• School board is limited to three members, with one being elected each year by elections held at each school on the last day of the school year
  • Board meetings are held at district High Schools, rotating with each meeting
  • All board members are "at-large" and subject to voter approval from across the district
  • Board chair is a rotating position held by the board member in their third year, falling to the next most senior in the unusual case of no third-year board member
  • All board decisions must result from a unanimous vote, with a quorum of three
  • Eliminate, even if by phasing out over a five year period, defined benefit retirement programs for all employees
That should take care of the school board.  Central office administration is next:
  • The superintendent's office is located in a trailer and rotates on an annual basis amongst the High Schools in the district
  • High School principals report directly to the superintendent
  • Middle School and Elementary School principals report to the HS principal whose school they feed
  • Curriculum is handled by a central office staff of one, directed to coordinate in-the-field curriculum assistants
  • Curriculum assistants are in each school
  • HR is handled by an outside organization, including stack-ranking personnel and dealing with outplacement and remediation plans
  • Currently in-sourced support services are outsourced, including fleet management and contract administration
Staying away from "just how (un)qualified are classroom teachers", there is still much to do at the school level.
  • Eliminate "School Resource Officers", they are cops by another name, so just call the cops--let them contact the parents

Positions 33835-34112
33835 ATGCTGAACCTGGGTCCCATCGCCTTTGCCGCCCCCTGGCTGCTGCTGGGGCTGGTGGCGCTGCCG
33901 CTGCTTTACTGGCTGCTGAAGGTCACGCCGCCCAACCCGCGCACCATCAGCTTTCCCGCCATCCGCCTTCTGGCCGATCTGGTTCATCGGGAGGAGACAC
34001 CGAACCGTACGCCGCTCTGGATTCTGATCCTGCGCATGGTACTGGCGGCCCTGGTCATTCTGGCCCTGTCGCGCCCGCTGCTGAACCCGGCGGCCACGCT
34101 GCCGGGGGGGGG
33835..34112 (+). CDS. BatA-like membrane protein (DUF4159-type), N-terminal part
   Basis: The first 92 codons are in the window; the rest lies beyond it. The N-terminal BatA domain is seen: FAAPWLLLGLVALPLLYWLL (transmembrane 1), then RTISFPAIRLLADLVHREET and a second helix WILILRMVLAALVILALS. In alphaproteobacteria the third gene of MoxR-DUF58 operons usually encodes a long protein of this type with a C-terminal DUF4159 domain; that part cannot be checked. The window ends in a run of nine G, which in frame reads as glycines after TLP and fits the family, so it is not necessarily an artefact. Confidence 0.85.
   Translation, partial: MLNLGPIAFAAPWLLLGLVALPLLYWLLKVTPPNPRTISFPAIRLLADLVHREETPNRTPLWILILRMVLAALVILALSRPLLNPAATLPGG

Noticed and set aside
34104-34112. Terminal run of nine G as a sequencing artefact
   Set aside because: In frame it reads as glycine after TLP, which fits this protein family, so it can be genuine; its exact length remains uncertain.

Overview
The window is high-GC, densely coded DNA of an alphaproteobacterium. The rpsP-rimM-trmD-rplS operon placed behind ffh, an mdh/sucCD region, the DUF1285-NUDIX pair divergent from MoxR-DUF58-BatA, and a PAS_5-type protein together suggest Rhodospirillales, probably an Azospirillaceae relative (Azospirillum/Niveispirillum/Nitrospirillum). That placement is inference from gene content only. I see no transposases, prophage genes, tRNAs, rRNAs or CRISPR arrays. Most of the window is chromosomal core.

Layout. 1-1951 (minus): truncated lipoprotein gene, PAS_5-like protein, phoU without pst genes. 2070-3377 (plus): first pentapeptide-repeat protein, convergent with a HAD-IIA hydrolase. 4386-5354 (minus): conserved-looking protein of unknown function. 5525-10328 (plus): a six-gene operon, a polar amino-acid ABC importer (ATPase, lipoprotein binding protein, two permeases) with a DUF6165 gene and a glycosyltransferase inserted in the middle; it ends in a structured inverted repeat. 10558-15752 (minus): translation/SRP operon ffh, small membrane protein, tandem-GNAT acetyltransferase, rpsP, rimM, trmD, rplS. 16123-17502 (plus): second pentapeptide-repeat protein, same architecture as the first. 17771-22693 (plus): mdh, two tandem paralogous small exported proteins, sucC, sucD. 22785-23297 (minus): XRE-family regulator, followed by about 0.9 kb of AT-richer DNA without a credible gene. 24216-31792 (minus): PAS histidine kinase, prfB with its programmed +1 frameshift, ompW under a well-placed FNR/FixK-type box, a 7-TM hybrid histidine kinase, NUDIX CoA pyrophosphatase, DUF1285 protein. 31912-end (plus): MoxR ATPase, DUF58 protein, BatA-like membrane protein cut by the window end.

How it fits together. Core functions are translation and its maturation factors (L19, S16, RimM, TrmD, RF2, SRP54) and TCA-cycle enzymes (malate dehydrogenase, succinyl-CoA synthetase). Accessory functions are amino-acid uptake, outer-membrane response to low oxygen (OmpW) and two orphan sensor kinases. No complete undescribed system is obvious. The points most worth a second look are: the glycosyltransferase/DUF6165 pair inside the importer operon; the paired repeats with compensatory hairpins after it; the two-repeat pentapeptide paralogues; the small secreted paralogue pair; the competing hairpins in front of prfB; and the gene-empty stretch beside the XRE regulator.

• Contract for janitorial and facility management services
  • Contract for cafeteria services
  • In fact, contract for everything but teaching
These changes will result in smaller, more manageable and more transparent systems, and best of all...this will create four new positions for aspiring superintendents of failing one-high-school districts who want a promotion and a relo.

    Sunday, September 11, 2011


    Betty Lee Hinson was born on September 10, 1932 many miles from the nearest hospital. She was born prematurely and if family lore is to be believed began cooking the same way, stirring a pot as soon as she was old enough to stand on a chair at the stove. There began a lifetime of aromas, good food and nurishment for body and soul alike--Sunday meals were a weekly communion.

    She died on a Sunday--the day before her 69th birthday. Standing before his mother's casket her son said to those who came to pay their respects:
    Peace be with you.

    Most things in this life, especially our time in it, belong to a Higher Power and we enjoy them according to a greater, universal plan not of our own making. But we are entrusted with two gifts. We have the ability to tell right from wrong--our moral compass, and we have free will to choose a path that gives our life meaning and value within the context these universal truths.